When I switched on my Polivoks for the first time, I was uncertain what I should expect from it: would it be useable as a melodic instrument? Happily, my fears turned out to be unfounded. Sure, it's highly unstable at times, and its wobbly and scratchy pots mean that it will sometimes wibble off into its own sonic territory. Furthermore, it's never going to produce the superb brass or flute sounds of an ARP, nor the creamy leads of a Minimoog, nor even the thinner and more compliant sounds of early Rolands and Korgs. But when it comes to wicked screams and aggressive bass patches, the Polivoks is unsurpassed. Turn the oscillators' output levels to maximum to overdrive the filter input and crank up the resonance, and every sound becomes abrasive and distorted. Played this way, a Polivoks will produce raw sounds that you'll not obtain from any American, Western European or Japanese monosynth of the era.
This character accounts for the synth's rise in popularity throughout the '90s. In the era of hard techno and Berlin‑school industrial, the harshness of the Polivoks was what some musicians craved. Mind you, it was not universally liked, and Kuzmin admits that some of the comments made while it was in production were less than complimentary. If there is one area in which this criticism was deserved, it's regarding the Polivoks' 48‑note F‑E keyboard. While it seems that this was designed to a Russian standard that determined the appropriate length of travel and the amount of force needed to play it, the keys feel horrible, their travel is remarkably shallow, and they clatter unpleasantly. In fact, the Polivoks has the worst keyboard I've ever played, and its yellowed keys look like they've been smoking three packets of Woodbines a day for the past 20 years. Oh, and while I'm complaining, I have to mention the lack of a modulation wheel or joystick. Given that Kuzmin was attempting to design an alternative to the likes of the Minimoog, this was a shocking oversight.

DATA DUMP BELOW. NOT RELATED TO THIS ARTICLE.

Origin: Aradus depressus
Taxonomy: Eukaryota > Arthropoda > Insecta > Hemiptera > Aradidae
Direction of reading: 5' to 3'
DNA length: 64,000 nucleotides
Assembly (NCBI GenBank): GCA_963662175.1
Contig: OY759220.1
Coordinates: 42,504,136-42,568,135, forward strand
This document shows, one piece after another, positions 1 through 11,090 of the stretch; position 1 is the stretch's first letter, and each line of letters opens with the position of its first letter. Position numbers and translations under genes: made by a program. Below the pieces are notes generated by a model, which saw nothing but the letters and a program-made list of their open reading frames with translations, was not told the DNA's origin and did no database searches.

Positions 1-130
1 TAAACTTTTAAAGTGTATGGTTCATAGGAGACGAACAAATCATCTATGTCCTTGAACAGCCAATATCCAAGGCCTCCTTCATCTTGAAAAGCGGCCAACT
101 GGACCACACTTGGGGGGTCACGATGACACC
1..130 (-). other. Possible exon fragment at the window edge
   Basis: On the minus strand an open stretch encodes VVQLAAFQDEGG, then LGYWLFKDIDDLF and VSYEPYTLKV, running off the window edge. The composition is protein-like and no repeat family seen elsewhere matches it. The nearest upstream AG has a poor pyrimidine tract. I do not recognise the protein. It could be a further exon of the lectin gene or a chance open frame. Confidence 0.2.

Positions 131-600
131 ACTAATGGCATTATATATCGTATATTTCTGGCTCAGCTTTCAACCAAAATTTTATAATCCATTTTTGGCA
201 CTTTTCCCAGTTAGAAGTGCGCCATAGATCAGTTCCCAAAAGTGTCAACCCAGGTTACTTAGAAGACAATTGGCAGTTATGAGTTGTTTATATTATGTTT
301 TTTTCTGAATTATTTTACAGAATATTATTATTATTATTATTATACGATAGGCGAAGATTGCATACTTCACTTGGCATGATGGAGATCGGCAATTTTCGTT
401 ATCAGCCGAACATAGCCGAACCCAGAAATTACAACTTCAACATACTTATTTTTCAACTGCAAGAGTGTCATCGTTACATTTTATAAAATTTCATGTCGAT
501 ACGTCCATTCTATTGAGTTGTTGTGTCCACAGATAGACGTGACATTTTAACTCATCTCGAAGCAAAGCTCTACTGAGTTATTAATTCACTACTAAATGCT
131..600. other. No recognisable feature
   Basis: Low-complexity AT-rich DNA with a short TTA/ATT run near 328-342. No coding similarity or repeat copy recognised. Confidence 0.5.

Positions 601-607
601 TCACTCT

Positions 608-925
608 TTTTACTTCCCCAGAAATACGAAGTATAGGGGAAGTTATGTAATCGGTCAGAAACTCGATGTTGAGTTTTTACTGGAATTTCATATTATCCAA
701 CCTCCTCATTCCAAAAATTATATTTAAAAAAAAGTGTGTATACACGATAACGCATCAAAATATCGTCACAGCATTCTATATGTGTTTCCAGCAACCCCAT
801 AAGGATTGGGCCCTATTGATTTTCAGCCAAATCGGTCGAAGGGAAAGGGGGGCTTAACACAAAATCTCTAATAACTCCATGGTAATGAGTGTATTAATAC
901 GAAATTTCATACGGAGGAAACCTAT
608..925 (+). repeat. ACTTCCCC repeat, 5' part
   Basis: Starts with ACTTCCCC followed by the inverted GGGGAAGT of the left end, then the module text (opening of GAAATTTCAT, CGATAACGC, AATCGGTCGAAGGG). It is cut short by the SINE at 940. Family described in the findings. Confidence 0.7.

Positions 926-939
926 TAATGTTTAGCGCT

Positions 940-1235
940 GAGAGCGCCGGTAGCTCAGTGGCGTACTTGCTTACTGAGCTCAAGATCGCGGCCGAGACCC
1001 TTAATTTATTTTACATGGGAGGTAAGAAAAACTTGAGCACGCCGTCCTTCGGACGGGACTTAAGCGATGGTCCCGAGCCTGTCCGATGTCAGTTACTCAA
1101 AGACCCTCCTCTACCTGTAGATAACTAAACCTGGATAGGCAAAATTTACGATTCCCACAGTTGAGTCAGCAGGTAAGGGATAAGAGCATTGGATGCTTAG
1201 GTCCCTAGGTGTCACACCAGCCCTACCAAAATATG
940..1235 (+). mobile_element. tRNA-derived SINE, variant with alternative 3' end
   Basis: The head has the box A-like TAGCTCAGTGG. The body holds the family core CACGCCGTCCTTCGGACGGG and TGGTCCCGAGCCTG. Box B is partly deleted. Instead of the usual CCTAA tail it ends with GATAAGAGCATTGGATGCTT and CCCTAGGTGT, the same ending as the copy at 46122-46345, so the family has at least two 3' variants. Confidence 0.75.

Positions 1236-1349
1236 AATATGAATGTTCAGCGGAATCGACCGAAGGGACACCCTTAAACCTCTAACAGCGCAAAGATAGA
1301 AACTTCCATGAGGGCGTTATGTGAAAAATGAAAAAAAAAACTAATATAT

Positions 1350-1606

In the '80s, the Soviet government did not permit the importation of Western electronics, so few Moogs, ARPs, Rolands or Korgs made it behind the Iron Curtain. Some were sold by visiting musicians to their Russian counterparts, some appeared on the black market, and a handful were legitimately imported by the Ministry of Culture for institutions such as state orchestras and the Party's favoured bands and singers, but Formanta's main competition — brands such as Aelita, Alisa, Electronika, Estradin, Junost, Lell, RITM and RMIF — came from plants in Russia and the occupied Baltic countries. Given the size of the Soviet market, it would therefore seem reasonable to expect that a lot of Polivokses were built. Kuzmin again: "It took us a year to design the Polivoks, and the first units were sold in 1982. It was in production until 1990, and in the middle of this period we were selling between 20,000 and 25,000 per year, all to the inner market of the Soviet Union. The designs were patented, so we could have exported them to other Soviet countries and to Africa and Latin America where the USSR exported arms, but there was no place for our products among other brands. As for the Western world, it was only after 1991 that anyone could buy freely in Russia and export products out of the country.”
(Whether we can believe these figures is not clear. In an earlier interview, Kuzmin suggested that, at 920 Roubles — a large sum in Soviet Russia — the Polivoks was too expensive for the majority of musicians, and that many were sold to 'cultural organisations' rather than individuals, with a total number in the range of 20,000-30,000 units produced.)
Having designed the Polivoks, Kuzmin and the Katchkanar team worked on numerous other instruments (see 'Other Katchkanar Synthesizers' box), but none of these became classics; that accolade belongs solely to the Polivoks, which now enjoys an enviable reputation worldwide. Recently, Polak asked Kuzmin, who is now Director of the Urals Centre For Music Technology, how it felt to be the father of a legend. Kuzmin replied: "From 1991 until 2002 I didn't hear anything about the Polivoks at all. I had access to the Internet from 1998 onward, but it didn't occur to me to search for it. Then a musician who had known me for three or four years discovered that I was the inventor of the Polivoks. He told me that it had become popular, and that there was a kind of Polivoks‑mania on the Internet. At first, I didn't believe him, so you can imagine my feelings when I saw the number of sites devoted to it. Olimpiada and I never dreamed that our Polivoks would be ranked alongside the classic Moogs!”